The historic site in Death Valley National Park is still closed undergoing renovation from the devastating flood in 2015 and more recently the devastating fire at Scotty’s Castle reported on Sierra Wave earlier this year. In this press release, the National Park service is letting the public, historians, and researchers know of a new photographic resource that is now available.
DEATH VALLEY, CA – The National Park Service has posted 568 historic Scotty’s Castle photos online. The website, NPGallery.nps.gov/deva, includes snapshots that chronicle the desert escapades of Walter “Death Valley Scotty” Scott, Albert Johnson, Bessie Johnson, their friends, and their families. The collection includes series of photographs taken from the same location over time that chronicles the nine years of construction in the 1920s.
The project was the brainchild of NPS Scotty’s Castle curator Gretchen Voeks, who said, “Digitizing accomplishes two goals; because we now have electronic copies to use for research, the original photographs are less susceptible to damage from use and wear, and the online publication makes it possible for many more people to access the materials.” The project was co-managed by Emily Field, of Great Basin Institute.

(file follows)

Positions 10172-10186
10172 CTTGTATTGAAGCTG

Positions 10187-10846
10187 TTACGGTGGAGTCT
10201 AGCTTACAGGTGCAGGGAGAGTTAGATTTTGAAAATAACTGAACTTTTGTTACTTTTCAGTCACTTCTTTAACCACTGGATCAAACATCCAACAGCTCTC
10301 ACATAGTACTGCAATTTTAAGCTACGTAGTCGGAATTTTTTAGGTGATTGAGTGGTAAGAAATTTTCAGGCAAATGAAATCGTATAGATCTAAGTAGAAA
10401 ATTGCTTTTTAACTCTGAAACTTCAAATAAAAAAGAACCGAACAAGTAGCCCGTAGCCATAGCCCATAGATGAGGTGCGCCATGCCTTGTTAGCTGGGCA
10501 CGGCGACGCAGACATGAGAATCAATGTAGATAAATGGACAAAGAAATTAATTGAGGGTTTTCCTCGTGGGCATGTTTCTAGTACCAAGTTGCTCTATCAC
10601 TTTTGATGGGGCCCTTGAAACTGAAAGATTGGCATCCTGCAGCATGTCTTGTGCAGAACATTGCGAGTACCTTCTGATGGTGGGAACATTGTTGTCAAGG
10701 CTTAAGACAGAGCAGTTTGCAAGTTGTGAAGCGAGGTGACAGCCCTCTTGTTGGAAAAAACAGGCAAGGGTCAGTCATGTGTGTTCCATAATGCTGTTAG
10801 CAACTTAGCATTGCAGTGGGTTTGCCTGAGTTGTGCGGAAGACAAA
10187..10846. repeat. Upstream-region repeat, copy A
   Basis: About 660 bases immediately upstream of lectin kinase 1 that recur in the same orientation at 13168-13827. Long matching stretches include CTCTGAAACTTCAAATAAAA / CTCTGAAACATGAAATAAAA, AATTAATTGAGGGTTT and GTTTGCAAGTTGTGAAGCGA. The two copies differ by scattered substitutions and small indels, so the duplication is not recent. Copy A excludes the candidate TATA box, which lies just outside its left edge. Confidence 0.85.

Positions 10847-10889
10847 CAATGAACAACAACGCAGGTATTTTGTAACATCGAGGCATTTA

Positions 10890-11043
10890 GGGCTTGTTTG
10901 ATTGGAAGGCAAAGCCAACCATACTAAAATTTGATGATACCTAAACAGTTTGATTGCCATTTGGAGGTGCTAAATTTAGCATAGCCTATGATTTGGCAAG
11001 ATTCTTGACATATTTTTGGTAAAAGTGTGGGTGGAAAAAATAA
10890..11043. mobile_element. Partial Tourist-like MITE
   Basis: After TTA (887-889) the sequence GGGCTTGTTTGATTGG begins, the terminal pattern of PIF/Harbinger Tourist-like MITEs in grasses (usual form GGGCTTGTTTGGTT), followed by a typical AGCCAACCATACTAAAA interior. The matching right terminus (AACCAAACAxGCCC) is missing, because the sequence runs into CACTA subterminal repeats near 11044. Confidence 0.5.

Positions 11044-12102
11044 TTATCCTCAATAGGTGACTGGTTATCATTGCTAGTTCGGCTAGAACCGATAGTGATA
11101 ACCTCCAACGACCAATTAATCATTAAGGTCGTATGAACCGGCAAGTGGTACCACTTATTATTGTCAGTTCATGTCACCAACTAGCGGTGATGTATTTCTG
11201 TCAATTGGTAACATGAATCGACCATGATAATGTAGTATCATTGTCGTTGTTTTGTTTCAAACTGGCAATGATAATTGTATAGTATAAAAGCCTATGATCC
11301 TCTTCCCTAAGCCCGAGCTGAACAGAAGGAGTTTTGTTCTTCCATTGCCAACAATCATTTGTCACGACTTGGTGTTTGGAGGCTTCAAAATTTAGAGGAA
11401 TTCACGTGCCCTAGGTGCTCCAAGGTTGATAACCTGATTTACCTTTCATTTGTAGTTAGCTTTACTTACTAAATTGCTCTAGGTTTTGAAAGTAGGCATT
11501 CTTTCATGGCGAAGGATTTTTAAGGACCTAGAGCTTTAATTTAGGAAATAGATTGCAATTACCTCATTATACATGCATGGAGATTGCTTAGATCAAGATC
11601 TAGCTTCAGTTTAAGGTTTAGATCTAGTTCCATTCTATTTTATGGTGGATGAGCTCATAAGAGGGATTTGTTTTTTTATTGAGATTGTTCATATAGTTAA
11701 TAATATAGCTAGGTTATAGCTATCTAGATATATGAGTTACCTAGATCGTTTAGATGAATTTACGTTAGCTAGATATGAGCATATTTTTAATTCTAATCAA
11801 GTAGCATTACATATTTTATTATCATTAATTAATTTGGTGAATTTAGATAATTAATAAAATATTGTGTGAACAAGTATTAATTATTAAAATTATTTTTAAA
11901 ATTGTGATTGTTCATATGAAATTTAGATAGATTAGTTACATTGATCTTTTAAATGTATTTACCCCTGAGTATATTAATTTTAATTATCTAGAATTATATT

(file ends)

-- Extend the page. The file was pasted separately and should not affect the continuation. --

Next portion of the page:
568 digitized historic photos are now readily available to the public, historians, and researchers.
Volunteers contributed over 3,000 hours in a “labor of love” to share these photos with the world. Dwight Pennebaker, Christine Ford, Terry Eddington, Pam Krajnick, and Leigh McLendon scanned delicate historic photos, researched to verify copyrights, described the photos, and uploaded them to the site.
Scotty’s Castle is temporarily closed to the public due to damage from a flash flood in 2015. Further tragedy struck on April 22, when the partially-repaired visitor center burned to the ground. Repairs will resume shortly, and the NPS plans to reopen Scotty’s Castle in 2023.